The Premonition | Granta

The Premonition

Banana Yoshimoto

Translated by Asa Yoneda

That evening, I was soaking in the aforementioned leaky tub. It was a cool night in May.

I think it was just past nine o’clock. Night air was coming in through the window that I’d opened a crack. I was quietly sitting in the tub, thinking about nothing. Somewhere by my ear I could hear a clear trickling sound almost befitting a beautiful garden fountain. But it was only the sound of the hot water gradually escaping through the cracks in the tile. Even that sound was relaxing to me now that I was used to it.

The bathroom also seemed to have a drafty gap hidden somewhere in its walls, because we found too many ants and snails and other things crawling around or cooking in the bathwater. At first I was so disgusted I really could have screamed, but I got used to them, too.

I was gazing at the dull, discolored tile mosaic under the bare light bulb. There in the steam, I suddenly felt like I might be on the verge of remembering.

That feeling – I think it’s one everyone knows. It goes something like this.

A sudden rustling in your chest. A premonition of understanding. You feel you might be on the verge of uncovering something… You’re a little fearful, oddly excited, and somehow forlorn… Like there’s something coming around the next corner that’s going to turn everything you know about yourself on its head.

But why did this feeling always make me think I was going to discover something about my past? Did other people also feel like they might be able to recall something they’d forgotten? I was soaking in the tub, pondering this question, when I felt something tap me on the back. Something firm floating in the water – something big.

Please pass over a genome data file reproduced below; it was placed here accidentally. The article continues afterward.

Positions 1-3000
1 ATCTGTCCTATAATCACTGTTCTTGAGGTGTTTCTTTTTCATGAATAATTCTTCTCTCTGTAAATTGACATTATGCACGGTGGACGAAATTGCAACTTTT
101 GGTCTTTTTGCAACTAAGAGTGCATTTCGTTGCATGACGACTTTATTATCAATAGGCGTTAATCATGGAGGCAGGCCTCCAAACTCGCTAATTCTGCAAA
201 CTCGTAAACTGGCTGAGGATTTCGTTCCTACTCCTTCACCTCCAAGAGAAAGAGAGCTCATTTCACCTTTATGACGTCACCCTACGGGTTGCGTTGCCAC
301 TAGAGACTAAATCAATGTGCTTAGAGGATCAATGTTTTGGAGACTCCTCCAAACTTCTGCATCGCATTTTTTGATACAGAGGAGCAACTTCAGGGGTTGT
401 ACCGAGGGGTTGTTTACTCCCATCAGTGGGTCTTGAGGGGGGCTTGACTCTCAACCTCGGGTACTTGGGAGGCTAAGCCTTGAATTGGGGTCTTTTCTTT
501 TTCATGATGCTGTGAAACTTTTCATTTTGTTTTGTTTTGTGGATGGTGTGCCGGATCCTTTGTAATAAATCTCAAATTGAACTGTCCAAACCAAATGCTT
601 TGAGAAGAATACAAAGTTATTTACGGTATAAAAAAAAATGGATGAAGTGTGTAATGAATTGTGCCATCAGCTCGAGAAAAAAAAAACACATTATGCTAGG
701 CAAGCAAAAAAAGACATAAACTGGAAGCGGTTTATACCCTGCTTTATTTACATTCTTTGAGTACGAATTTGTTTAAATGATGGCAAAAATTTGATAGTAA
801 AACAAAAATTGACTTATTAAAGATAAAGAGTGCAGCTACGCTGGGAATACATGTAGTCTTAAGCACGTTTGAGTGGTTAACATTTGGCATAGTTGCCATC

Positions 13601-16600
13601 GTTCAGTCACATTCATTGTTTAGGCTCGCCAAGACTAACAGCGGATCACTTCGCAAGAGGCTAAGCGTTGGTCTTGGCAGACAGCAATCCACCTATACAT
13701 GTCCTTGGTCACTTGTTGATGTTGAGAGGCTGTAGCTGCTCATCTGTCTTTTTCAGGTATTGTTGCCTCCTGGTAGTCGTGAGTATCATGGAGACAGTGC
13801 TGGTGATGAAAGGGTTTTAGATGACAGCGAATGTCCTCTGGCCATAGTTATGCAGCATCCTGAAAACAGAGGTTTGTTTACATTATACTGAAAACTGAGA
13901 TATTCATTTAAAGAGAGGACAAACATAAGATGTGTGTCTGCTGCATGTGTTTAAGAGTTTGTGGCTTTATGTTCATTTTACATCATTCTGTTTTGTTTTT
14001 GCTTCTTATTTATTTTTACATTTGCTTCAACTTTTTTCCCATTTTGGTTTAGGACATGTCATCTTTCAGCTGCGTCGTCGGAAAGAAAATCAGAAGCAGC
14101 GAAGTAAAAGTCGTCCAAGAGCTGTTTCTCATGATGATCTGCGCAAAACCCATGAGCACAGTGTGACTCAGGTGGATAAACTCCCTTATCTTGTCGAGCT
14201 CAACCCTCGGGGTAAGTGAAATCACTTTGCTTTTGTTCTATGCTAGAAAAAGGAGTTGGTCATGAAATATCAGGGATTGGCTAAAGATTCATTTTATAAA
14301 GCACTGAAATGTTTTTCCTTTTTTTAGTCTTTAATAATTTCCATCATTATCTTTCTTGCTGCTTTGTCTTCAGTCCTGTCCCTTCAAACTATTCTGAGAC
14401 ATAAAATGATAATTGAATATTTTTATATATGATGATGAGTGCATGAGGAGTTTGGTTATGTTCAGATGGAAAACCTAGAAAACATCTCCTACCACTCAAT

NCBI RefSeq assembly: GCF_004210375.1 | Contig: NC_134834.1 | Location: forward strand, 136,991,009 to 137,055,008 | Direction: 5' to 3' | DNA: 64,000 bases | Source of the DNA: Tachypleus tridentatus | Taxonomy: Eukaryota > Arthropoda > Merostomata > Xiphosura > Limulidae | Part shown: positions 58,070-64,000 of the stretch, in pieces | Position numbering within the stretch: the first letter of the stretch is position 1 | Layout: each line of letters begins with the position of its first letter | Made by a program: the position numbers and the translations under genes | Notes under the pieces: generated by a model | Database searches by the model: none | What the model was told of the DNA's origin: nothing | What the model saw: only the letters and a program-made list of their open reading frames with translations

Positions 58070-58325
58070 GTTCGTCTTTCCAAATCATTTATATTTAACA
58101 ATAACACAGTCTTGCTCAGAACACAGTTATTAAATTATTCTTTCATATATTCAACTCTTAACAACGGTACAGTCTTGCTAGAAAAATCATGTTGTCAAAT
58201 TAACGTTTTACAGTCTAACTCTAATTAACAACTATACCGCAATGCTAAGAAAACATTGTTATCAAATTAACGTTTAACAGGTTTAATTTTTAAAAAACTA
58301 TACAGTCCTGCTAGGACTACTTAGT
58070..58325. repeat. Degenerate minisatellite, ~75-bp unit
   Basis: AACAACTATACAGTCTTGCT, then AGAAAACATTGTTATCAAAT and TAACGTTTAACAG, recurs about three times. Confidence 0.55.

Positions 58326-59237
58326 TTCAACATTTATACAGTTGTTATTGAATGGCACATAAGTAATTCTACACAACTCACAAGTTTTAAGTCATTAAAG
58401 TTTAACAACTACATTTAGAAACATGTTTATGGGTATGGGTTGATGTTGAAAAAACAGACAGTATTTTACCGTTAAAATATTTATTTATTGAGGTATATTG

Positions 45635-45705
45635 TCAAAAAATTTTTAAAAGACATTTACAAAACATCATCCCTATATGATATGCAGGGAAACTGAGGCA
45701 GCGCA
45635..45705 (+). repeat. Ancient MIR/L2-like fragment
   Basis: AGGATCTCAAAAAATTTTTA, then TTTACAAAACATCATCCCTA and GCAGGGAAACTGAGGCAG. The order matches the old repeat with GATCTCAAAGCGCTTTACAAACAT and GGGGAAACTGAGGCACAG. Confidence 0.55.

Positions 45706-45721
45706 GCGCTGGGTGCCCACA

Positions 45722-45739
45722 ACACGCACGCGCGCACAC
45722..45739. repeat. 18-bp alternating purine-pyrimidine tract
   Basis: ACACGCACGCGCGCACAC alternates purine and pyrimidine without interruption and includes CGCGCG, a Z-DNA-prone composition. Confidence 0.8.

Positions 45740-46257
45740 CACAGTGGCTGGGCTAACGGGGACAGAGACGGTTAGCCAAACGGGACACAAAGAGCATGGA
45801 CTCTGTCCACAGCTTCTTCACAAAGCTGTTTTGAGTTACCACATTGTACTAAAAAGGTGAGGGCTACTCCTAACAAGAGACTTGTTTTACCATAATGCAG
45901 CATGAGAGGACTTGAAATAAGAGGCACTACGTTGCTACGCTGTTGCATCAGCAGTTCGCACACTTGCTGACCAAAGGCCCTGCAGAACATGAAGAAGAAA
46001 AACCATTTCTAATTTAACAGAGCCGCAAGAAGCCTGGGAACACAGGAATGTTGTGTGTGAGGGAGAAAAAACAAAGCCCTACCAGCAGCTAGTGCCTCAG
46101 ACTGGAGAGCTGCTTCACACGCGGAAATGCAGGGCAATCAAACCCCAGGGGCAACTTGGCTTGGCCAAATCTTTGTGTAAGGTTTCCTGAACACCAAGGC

I looked behind me, startled, but there was nothing there. Just ripples in the clear water. And, when I listened, the same quiet trickling sound.

What was that…? I thought, and when I turned back around, I was suddenly in a terrible mood. My body wanted to get out of there immediately, and my hair stood on end, breaking my skin out in goose bumps even though the water was hot. I was cornered and vulnerable, and my lizard brain was sounding a deep and terrified warning.

Just as I tried to get to my feet, I felt something bump up against my tensed back again. Slowly, I turned my head again, and this time, it was still there.

It was a rubber duck.

A toy duck made of rubbery red plastic with its beak painted on in yellow, the kind you play with in the bath, or in a paddling pool.

I doubted my own eyes. I was baffled that something could suddenly materialize that wasn’t there before, and the more I thought about it, the more spooked I started to feel, until I shrieked loudly, stood up with a surge of water, and rushed out of the tub. Everything moved at a strange speed, like I’d just been freed from a paralytic sleep.